I have been trying to get my head and heart around all of this. I’ve moved from being shocked, to being saddened, to being angry, to being pensive and then, well, back to being angry again.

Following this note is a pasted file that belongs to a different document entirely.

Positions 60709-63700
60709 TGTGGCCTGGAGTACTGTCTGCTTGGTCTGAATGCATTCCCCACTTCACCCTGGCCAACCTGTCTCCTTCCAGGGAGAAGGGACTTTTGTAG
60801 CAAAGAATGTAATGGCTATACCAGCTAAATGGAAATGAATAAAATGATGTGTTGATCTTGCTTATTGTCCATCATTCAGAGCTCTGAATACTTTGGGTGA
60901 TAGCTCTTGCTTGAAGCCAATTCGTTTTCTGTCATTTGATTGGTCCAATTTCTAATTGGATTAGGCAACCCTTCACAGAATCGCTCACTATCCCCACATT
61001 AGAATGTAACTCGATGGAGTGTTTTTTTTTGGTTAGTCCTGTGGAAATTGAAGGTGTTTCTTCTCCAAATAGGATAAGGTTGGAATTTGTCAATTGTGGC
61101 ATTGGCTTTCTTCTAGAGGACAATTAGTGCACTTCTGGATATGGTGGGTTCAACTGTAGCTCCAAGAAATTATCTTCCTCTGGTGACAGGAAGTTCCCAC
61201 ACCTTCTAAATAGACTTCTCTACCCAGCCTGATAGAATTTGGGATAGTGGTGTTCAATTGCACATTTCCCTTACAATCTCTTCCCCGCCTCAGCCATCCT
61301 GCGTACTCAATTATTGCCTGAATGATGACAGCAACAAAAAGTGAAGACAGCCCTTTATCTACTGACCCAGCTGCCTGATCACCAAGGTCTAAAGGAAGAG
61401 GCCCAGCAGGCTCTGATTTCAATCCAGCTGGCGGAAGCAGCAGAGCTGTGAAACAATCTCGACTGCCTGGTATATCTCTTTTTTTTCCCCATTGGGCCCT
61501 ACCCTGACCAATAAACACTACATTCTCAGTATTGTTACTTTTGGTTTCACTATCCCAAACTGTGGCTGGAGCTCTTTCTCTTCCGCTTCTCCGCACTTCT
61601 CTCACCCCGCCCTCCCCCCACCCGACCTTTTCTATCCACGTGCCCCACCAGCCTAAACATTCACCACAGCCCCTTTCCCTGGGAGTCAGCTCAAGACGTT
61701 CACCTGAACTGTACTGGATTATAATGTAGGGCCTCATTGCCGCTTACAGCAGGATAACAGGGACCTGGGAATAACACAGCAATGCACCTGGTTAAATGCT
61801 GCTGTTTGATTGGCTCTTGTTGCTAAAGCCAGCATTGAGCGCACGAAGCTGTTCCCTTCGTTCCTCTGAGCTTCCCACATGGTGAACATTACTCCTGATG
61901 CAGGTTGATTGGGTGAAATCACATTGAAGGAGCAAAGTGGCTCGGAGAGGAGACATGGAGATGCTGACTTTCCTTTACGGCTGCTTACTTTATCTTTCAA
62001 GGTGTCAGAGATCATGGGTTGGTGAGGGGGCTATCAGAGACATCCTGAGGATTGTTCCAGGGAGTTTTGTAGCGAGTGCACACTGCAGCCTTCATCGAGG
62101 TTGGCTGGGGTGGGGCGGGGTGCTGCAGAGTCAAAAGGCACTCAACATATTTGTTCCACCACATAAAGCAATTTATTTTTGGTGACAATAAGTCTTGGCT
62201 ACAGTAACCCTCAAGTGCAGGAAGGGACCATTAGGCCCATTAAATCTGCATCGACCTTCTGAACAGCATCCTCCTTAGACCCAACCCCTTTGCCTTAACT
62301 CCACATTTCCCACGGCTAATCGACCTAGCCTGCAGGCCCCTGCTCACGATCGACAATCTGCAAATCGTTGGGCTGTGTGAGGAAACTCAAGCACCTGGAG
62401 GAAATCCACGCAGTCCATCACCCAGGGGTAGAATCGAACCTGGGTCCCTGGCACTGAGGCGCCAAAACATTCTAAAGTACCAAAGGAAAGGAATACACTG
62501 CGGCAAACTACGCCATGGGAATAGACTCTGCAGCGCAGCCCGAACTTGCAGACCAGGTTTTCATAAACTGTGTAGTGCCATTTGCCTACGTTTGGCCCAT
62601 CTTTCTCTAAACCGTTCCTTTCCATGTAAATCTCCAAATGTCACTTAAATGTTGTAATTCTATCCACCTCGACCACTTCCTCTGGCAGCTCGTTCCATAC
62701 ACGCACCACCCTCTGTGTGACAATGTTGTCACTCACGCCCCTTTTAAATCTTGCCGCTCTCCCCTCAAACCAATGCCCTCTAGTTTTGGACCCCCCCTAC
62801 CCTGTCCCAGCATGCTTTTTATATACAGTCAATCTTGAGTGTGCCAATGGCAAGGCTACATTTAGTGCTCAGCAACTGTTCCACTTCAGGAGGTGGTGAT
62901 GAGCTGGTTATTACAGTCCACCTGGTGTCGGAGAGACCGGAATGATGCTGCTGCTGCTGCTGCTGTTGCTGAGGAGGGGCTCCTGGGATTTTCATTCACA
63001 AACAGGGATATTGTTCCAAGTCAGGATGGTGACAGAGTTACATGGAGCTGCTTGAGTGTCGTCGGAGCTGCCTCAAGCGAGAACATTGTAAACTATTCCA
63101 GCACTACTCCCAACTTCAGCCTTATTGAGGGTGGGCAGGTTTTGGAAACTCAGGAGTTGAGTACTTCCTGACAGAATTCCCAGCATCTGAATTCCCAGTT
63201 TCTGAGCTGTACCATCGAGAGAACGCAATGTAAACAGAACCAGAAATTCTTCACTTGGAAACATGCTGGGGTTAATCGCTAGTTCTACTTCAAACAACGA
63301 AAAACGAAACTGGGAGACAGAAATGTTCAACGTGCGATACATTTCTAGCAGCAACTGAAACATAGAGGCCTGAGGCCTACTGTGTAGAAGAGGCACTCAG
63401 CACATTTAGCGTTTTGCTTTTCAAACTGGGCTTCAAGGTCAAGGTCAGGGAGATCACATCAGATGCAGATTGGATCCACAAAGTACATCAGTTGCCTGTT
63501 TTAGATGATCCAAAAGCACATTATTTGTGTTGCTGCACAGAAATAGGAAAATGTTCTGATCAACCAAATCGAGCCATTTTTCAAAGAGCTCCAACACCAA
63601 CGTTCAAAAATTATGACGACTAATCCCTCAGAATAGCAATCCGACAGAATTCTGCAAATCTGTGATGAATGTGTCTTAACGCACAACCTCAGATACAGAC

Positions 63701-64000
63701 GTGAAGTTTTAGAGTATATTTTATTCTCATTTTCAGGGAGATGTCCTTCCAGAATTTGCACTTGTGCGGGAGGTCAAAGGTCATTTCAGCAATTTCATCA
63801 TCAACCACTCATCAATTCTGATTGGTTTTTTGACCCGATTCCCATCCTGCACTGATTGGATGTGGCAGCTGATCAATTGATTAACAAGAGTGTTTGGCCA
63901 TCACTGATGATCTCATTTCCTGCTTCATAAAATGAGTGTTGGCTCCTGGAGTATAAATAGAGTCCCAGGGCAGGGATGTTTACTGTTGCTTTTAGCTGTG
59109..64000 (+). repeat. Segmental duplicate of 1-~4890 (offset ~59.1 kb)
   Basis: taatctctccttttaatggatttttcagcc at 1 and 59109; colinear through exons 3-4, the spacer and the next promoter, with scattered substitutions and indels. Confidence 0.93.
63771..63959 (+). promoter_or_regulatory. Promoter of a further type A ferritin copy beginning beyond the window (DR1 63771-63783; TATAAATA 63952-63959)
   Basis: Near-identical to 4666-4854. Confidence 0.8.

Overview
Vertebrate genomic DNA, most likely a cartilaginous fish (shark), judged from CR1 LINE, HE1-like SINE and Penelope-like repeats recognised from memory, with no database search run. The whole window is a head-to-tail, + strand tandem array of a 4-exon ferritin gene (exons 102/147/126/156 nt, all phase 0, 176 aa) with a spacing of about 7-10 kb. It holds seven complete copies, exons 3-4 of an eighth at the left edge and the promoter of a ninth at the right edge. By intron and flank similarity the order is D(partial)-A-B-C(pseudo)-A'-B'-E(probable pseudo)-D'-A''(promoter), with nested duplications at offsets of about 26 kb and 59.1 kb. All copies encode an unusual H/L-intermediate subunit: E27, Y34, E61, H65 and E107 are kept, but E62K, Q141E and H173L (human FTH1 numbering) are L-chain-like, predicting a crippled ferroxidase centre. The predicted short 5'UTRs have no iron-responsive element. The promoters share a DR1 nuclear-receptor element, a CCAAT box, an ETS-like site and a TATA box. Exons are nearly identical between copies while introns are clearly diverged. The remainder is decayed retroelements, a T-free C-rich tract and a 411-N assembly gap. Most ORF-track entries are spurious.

I’m still probably stuck a bit on angry and some of that second round of anger is with myself because I was, well, shocked in the first place. This is the third incident in less then three months of a clergy colleague in Seattle being the object of some sort of police violence. Two colleagues (in full vestments) were pepper-sprayed in November and, now, this. There have been regular stories from local Occupiers of police over-reaction, violence, harassment and escalation. During the four years I’ve been here, the Seattle Police Department has been accused of brutality several times (including the shooting of a Native American local artist) and is currently being investigated by the Department of Justice. I’ve heard many, many anecdotes from people in my neighborhood – particularly people of color – who have talked about their maltreatment and harassment by police.